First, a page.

Flexo colour proofing stage, a crucial phase in the pre-press process, offers customers a visual preview of their final printed piece, guiding contractual agreements. Utilising press characterisation data, the proofing system constructs a colour profile vital for aligning incoming files with the anticipated printed output, ensuring an accurate representation.
In today’s landscape, inkjet devices are popular for creating final proofs, necessitating adjustments to the original ink sets to cater to ink hue variations, grey balances, dot gain considerations, and overprints mirroring press conditions. File formats for proofs should ideally support accurate inkjet reproduction, with raster proofs in 1-bit *.tiff or Len formats preferred for showcasing the dot structure’s influence on the final print’s visual impact.
The proofing process extends to faithfully replicating design elements like rosettes, trapping effects, and spot colours, with modern ink sets enhancing spot colour accuracy across a wide spectrum. Innovations in inkjet technology enable proofing on diverse substrates such as film and metallic media, even incorporating white ink for a more authentic representation of the final print. Including a control strip in each proof facilitates quality monitoring and maintenance.
What to Heed in Colour Proofing?
Proofing for halftone accuracy and colour matching in flexo can be intricate. Proofing method used in offset lithography may not be suitable for flexography due to the variation in substrates, spot colours, and flexo dot gain. Accurate proofing often necessitates using multiple methods.
- Substrates: Proofing methods are constrained by specific substrates, impacting ink colours due to substrate absorption and colour properties.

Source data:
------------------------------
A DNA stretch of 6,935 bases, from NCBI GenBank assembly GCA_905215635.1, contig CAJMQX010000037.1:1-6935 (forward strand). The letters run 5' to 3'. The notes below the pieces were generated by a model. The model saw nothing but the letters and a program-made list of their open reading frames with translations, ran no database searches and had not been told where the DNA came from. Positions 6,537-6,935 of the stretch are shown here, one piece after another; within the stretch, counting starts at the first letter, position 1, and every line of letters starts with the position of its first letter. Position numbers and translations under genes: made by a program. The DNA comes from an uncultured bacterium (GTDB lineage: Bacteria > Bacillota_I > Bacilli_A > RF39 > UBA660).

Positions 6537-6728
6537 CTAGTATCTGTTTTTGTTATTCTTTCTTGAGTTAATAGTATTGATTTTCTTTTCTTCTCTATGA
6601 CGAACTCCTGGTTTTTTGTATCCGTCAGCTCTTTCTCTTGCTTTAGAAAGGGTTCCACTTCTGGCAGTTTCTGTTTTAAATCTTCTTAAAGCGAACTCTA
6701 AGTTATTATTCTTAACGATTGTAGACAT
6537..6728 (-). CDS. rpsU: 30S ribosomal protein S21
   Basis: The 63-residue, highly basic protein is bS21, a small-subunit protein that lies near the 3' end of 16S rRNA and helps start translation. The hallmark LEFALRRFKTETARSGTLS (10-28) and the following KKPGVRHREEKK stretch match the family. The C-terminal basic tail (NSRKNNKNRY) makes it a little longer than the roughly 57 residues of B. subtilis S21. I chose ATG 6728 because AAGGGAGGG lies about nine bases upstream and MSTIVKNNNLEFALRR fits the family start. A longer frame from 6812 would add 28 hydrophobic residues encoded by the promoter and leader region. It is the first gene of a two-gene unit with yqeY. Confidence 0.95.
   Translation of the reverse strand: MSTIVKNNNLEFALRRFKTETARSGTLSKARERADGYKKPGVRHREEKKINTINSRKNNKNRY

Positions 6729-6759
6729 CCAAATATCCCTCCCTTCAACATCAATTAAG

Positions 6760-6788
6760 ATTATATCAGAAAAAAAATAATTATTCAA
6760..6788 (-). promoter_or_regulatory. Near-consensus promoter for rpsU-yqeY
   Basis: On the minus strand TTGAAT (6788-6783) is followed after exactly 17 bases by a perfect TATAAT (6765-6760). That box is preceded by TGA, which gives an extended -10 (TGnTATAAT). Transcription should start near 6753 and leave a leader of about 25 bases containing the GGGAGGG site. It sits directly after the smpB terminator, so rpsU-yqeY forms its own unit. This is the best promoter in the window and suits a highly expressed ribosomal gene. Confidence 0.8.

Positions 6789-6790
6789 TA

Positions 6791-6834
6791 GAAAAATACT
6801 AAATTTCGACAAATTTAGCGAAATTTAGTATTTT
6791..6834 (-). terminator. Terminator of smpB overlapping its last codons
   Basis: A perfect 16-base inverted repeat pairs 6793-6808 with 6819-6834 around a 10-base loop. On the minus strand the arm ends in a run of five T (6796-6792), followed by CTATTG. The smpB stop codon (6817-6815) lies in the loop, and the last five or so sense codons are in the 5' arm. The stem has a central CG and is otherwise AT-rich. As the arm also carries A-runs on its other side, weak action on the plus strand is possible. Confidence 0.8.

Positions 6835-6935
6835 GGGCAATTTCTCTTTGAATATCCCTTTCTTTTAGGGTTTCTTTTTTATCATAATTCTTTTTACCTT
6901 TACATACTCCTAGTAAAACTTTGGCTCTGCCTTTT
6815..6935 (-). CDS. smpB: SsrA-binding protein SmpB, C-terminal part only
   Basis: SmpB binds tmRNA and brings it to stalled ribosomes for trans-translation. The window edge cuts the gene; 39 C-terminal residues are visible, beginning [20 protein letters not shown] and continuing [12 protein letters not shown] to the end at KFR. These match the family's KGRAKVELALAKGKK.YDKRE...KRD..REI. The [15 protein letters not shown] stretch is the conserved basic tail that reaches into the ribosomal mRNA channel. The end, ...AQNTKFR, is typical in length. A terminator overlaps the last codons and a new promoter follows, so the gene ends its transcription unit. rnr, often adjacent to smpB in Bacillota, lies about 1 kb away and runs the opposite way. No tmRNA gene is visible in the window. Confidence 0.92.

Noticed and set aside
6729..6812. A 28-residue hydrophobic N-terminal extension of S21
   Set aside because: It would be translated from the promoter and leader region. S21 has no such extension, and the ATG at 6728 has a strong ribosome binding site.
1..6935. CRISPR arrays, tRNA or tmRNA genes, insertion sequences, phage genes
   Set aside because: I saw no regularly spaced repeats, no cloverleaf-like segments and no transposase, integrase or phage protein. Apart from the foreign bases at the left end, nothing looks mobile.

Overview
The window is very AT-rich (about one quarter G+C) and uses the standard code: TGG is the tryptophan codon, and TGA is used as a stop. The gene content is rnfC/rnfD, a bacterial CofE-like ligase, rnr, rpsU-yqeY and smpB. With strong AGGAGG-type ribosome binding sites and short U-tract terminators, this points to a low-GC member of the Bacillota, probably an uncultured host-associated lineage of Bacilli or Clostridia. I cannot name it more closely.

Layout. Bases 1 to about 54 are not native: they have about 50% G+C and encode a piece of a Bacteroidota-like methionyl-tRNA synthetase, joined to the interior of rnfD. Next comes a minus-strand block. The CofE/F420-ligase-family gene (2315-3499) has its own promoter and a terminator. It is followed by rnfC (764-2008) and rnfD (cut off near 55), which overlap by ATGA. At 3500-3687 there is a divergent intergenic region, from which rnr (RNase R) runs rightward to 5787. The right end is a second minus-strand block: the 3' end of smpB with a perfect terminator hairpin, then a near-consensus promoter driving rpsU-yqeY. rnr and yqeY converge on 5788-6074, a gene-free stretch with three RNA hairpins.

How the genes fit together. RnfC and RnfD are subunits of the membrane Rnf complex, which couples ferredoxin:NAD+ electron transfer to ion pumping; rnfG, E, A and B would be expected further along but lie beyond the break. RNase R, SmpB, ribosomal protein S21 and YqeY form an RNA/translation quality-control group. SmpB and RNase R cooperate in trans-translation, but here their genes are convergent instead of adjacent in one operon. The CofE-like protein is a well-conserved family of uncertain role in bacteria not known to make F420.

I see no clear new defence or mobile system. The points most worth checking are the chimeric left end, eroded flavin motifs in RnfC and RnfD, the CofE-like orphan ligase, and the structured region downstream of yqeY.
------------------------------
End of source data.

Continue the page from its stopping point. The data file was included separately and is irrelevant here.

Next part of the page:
- Spot Colours: Matching spot colours accurately poses challenges for film-based and digital proofing methods designed for CMYK colours. Some printers offer a range of consistently reproducible spot colours for critical jobs, possibly using colour catalogues akin to Pantone® or FocolTone®.
- Dot Gain: Proofing systems, tailored for offset lithography dot gain, may not readily adjust for flexo dot gain. Establishing a profile for a given press using a colour management system allows digital proofing systems to simulate flexo dot gain accurately.
How to Proof the Colours in an Artwork?
Proofing for flexographic printing consists of several ways, which apply to different phases respectively.
Initial design proofing often starts with a soft proof on a monitor, providing an overall design view. Proper calibration and CMS usage enhance colour fidelity, even though RGB colours on monitors may differ from CMYK or spot colours on print.
Digital Print Proof
Flexo printers utilise digital print proofs, incorporating high-end methods meeting industry standards. While CMYK-based, digital systems can offer accurate contract proofs when integrated with a colour management system.
Film-based proofing systems cater to offset lithography’s dot gain compensation but require adjustments for flexo applications using two sets of films—one reducing and another increasing dots—for platemaking and proofing, respectively.
Historically part of plate mounting for wide web flexo presses, plate proofs verify register accuracy and content quality but seldom match press colours accurately.
Printing Press Proof
Printing press proof, the most accurate but costliest proofing method, is printed on the press itself.